My heart has been heavy this week with the lack of empathy and compassion shown to the Black community in the face of such violence and oppression. I woke up this morning with a pit in my stomach, I'm sure many of you have felt the same. We strive as a family to speak openly to our children about race, difference and that in our family we love all people because of their differences not in spite of them. Sometimes though, it just doesn't feel like enough and I look around at the world I am living in and wonder how I can make lasting change.
I fully realize the need to listen and reflect at this moment, but as an educator and ally I also feel the strong pull to raise my voice and stand strong side by side with those facing oppression. I think a lot of mothers, especially white mothers who have never had these conversations with their children before, are at home at a loss for what to do next. I am by no means an expert, this experience has shown me that no matter how much work I have put in over the years to confront my implicit bias and combat racism, there is always more work to be done on a personal, communal and global level. Nevertheless, I thought I would share about a powerful moment that I had with my children and the activity that we did as a way to process our feelings about the state of the world and the plan we created to help spread love and kindness.
I spent the morning talking about what was happening to Black people in our country, the best way that I could, and I tried to explain to my 2.5 year olds why I was so upset. It wasn't perfect but I tried and I hope that this encourages you to open up that conversation with your children, no matter their age, if you haven't yet and do some work as a family to set a plan in action. I am a firm believer that saying something is better than saying nothing when it comes to talking to our children.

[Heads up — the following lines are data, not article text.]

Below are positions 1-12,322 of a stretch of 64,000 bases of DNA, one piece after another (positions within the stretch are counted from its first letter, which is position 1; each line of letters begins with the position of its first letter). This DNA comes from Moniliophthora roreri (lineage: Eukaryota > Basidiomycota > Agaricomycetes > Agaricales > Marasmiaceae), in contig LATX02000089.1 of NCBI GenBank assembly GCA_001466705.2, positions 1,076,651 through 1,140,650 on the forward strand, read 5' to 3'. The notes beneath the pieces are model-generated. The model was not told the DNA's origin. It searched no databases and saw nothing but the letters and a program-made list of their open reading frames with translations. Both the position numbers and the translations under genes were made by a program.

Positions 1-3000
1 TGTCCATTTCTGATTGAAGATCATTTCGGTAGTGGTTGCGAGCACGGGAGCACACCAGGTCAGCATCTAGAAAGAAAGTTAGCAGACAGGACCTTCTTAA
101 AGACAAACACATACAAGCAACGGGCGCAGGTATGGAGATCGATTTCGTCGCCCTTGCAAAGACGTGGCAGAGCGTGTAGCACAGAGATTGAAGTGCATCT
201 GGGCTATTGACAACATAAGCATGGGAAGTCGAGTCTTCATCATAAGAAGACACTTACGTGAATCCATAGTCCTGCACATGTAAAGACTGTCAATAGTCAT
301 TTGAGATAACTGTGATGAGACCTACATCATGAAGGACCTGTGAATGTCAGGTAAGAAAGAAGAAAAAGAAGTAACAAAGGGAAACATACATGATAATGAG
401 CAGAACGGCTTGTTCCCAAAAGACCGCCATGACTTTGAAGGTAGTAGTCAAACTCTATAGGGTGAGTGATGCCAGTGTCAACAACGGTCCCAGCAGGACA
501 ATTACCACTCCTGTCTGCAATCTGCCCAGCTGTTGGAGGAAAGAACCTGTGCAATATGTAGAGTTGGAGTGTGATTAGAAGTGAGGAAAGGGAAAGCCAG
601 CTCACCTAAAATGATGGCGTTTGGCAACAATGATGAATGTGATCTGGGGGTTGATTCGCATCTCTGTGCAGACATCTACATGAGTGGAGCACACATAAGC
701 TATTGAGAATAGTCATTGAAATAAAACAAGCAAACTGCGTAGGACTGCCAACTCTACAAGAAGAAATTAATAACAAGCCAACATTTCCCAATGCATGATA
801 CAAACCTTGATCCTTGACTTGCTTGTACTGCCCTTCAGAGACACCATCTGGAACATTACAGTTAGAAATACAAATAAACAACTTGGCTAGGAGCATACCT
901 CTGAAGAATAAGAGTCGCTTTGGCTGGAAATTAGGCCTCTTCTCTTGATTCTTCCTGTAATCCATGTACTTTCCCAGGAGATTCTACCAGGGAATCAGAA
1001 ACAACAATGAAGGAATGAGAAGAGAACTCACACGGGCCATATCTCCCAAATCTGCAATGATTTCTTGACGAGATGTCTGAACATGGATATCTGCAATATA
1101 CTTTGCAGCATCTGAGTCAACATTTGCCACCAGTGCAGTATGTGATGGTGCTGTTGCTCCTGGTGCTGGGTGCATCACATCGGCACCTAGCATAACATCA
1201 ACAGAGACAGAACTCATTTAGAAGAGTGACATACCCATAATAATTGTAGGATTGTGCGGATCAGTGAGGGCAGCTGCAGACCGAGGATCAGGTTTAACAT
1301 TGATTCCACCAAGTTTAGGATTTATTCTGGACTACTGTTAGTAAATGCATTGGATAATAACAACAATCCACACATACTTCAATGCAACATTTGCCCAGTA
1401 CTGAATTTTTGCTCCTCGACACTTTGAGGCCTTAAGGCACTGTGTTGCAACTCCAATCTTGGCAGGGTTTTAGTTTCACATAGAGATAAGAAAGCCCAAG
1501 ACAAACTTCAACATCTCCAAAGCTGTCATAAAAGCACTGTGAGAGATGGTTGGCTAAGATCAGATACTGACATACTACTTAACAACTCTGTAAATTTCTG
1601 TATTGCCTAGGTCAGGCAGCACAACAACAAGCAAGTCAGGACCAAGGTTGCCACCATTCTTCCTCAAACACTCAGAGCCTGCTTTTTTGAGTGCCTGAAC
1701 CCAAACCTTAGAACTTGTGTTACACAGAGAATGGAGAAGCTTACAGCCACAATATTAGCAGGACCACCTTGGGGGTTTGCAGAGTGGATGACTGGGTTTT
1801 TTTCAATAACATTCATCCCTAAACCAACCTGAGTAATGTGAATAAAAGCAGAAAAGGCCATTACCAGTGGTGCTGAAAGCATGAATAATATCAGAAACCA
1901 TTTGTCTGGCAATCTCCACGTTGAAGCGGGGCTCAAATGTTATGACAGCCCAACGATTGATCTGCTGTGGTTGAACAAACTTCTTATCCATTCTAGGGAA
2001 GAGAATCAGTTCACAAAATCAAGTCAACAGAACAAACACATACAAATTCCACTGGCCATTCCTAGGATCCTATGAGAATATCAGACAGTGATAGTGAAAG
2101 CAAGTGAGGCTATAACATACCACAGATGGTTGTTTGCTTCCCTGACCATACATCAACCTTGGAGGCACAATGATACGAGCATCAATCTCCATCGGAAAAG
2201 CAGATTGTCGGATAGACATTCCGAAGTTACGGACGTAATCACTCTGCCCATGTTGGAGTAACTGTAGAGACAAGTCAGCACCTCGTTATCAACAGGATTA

I asked them if they wanted to create something with me to show our community and the world that we are loving and accepting of all people in our home. We decided to paint something that we decided to call unity hearts, corazones de unidad, and to put them on our front windows as a symbol of love and acceptance.
Painting is a favorite activity in our home and I wanted to talk about the blending of colors and the beauty that comes from mixing two different colors to create something new and beautiful (see the metaphor). So I took two colors that would go well together and watered each one down in a little jar. Then I told them we would get to use pajas (straws) and they got really excited! We spooned a little bit of paint on the paper and then practiced blowing the paint all around with our pajas. The colors blended, the paint ran and it felt good to give my young children a creative way to talk about the importance of anti-racism and acceptance.
Once the paint was dry, we cut out corazones and hung them up on our windows. Now, whenever the girls see them they point and say "different is good" and while it isn't perfect, it is something. Our work will never be done but I am up to the challenge. I feel incredibly blessed to be able to work as a family to help make our world a more loving and welcoming place. I hope that this activity helps others who feel lost but want to engage their children in work that feels meaningful and want to get the conversation about anti-racism started at home.